Billy Gafford manages Handyman Connection, a company dedicated to bringing Birmingham-area homeowners the best in handyman and home repair services. In this article, he outlines a few common home repair techniques that should only be attempted by those in the know.
In the last few decades, the handyman business has changed a lot. Most Americans would call a handyman or contractor for nearly any kind of job in the past. But the situation has changed considerably since I first started out in the handyman business. Chains like Loews and the Home Depot tout phrases like You can do it; we can help and shows such as This Old House and pros like Bob Villa are constantly showing you ways you can do it yourself to make changes or repairs to your home. All this is great, and I applaud these shows and stores for giving people the confidence to pick up a hammer or paint brush and get a little elbow grease going.
Unfortunately, theres also a downside to all this newfound optimism. Sometimes you cant do it yourself. False handyman bravado leads a lot of people to tackle jobs theyre just not qualified for. The results can be catastrophic to their homes and often dangerous as well. So before you head out to the hardware store, consider that a few tasks are still best left to the pros. Here are some examples of commonly botched home improvement techniques as well as some DIY tips on what not to do.
Blowtorches and Welding
Blowtorches have a lot of uses in construction and repair. They are always pressurized, and their flame-throwing gas tanks can be extremely dangerous when wielded improperly.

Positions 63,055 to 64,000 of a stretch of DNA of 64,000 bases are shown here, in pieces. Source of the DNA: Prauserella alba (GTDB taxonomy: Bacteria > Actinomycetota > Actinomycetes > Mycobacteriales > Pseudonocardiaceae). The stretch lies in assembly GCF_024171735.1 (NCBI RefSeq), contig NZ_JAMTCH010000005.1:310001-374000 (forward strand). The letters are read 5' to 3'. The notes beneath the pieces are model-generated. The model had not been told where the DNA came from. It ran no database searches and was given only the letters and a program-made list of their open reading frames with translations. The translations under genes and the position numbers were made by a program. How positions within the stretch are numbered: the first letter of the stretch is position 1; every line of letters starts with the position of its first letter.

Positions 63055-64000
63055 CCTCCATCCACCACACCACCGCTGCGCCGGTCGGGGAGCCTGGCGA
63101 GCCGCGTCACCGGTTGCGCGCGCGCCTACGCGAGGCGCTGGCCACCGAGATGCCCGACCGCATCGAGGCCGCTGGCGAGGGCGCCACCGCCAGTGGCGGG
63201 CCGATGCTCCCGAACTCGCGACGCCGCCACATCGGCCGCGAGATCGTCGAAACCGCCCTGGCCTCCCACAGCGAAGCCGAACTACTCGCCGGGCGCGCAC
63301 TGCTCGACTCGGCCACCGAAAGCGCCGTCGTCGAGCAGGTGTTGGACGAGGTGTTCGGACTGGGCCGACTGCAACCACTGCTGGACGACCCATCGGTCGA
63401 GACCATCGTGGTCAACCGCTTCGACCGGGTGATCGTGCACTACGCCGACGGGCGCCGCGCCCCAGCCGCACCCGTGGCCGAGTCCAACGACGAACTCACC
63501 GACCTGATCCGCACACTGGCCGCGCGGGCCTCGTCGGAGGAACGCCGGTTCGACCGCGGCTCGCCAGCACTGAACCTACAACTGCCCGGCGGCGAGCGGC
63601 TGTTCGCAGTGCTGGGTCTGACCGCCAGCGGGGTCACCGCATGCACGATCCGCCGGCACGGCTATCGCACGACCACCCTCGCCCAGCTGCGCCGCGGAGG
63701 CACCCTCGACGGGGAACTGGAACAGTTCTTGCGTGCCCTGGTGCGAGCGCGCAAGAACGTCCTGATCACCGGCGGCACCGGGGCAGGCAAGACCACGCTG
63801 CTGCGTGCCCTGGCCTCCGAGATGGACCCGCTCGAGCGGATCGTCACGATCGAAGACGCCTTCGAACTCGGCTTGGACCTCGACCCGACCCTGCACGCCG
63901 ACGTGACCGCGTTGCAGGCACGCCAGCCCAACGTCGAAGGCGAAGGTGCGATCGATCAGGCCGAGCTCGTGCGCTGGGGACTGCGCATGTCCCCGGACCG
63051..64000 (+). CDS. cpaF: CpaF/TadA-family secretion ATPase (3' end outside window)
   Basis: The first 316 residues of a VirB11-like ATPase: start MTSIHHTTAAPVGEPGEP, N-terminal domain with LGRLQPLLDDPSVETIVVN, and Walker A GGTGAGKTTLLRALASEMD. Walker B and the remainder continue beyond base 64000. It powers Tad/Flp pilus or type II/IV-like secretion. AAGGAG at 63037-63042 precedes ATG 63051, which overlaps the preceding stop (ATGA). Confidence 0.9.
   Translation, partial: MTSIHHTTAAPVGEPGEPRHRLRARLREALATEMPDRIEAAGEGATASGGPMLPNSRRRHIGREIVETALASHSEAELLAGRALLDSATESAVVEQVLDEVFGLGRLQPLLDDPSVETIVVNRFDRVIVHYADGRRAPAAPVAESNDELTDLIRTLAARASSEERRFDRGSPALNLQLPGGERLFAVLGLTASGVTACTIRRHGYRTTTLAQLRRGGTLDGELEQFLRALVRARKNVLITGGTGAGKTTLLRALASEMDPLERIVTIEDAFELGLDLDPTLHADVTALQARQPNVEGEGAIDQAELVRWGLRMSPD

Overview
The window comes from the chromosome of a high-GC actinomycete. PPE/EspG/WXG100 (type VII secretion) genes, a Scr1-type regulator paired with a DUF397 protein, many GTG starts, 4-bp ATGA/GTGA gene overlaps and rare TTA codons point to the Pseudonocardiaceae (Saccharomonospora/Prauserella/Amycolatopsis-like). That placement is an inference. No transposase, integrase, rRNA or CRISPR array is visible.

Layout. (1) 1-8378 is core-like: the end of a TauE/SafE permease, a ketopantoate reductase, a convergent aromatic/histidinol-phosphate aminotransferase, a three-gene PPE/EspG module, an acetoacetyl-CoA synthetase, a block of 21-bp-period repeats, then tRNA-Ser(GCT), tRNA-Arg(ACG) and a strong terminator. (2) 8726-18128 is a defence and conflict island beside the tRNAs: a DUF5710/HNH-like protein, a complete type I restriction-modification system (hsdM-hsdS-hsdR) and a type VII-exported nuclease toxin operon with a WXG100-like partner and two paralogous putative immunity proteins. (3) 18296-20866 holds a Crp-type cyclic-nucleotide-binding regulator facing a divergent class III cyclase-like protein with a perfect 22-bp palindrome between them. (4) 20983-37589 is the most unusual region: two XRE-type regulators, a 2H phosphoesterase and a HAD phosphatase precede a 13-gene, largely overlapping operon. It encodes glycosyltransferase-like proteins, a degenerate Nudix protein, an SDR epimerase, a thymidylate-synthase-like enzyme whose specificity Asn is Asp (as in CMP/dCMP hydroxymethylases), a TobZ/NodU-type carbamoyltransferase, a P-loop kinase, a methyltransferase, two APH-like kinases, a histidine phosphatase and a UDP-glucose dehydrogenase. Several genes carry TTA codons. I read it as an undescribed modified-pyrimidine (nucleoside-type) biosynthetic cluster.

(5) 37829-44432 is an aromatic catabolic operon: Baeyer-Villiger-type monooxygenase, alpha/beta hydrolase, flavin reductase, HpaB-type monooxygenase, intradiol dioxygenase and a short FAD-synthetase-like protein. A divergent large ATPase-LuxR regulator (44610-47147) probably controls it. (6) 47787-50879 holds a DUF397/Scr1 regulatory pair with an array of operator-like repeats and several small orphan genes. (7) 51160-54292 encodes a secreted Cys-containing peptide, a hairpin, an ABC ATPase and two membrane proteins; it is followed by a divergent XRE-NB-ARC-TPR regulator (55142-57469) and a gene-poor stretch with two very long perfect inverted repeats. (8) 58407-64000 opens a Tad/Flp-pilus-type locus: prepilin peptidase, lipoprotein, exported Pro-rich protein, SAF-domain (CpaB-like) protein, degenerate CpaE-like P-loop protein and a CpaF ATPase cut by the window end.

Though these wires are often buried on your property, they technically belong to the electric company. Do yourself a favor and dont dig them up. If your power goes wrong for some reasons you cant understand, call the power company or a licensed electrician.
General Electrical Work
Another common DIY foible is the belief that electric work is easy. In fact, the home electrician is often electrocuted, shocked or causes a major blowout to his homes electrical system. If you dont know where the breaker switch is, you have no business trying to install your own ceiling fan. The amount of electricity running through a socket is a small force, I suggest not trifling with it unless you know what youre doing.
Stay away from your homes gas line. It is a dangerous component of your house if not respected. You can puncture a line and cause a slow leak or worse.
Nail guns of all sorts are dangerous and not a great tool for beginners or amateurs. I am constantly hearing stories of impaled fingers and flying nails nearly missing a kids eye. I frequently come across deck and roofing jobs rife with hundreds of extra nails. This is no more than damage to your home. Excess nails will cause fractures in wood and beams, and do a lot more harm.
Tree work is also one that a lot of people attempt themselves. If you are not trained or accustomed to operating a chainsaw while suspended from a harness, I suggest you leave this job to the pros.
General Power Tools
A few safety precautions need to be learned when you operate any electric saw or power tools. Many people simply buy power tools, plug them in and promptly lose fingers or worse. Emergency room techs will concur with me that these are some most common household injuries. Take a shop class or a few basic lessons from a friend who knows more. And always follow instruction manuals fully on any new power tools you buy, because the manuals are written by people who have tested these tools repeatedly and know the best ways to use them. Read the little books and do what they say as it could save you a lot of aggravation.
Here is only a small sampling of the common techniques and jobs botched by the home repairman. My intention is not to scare you off from doing it yourself, but rather to keep you aware that many common home repair practices can be dangerous. Keep it safe and youll be guaranteed many satisfying home projects for years to come.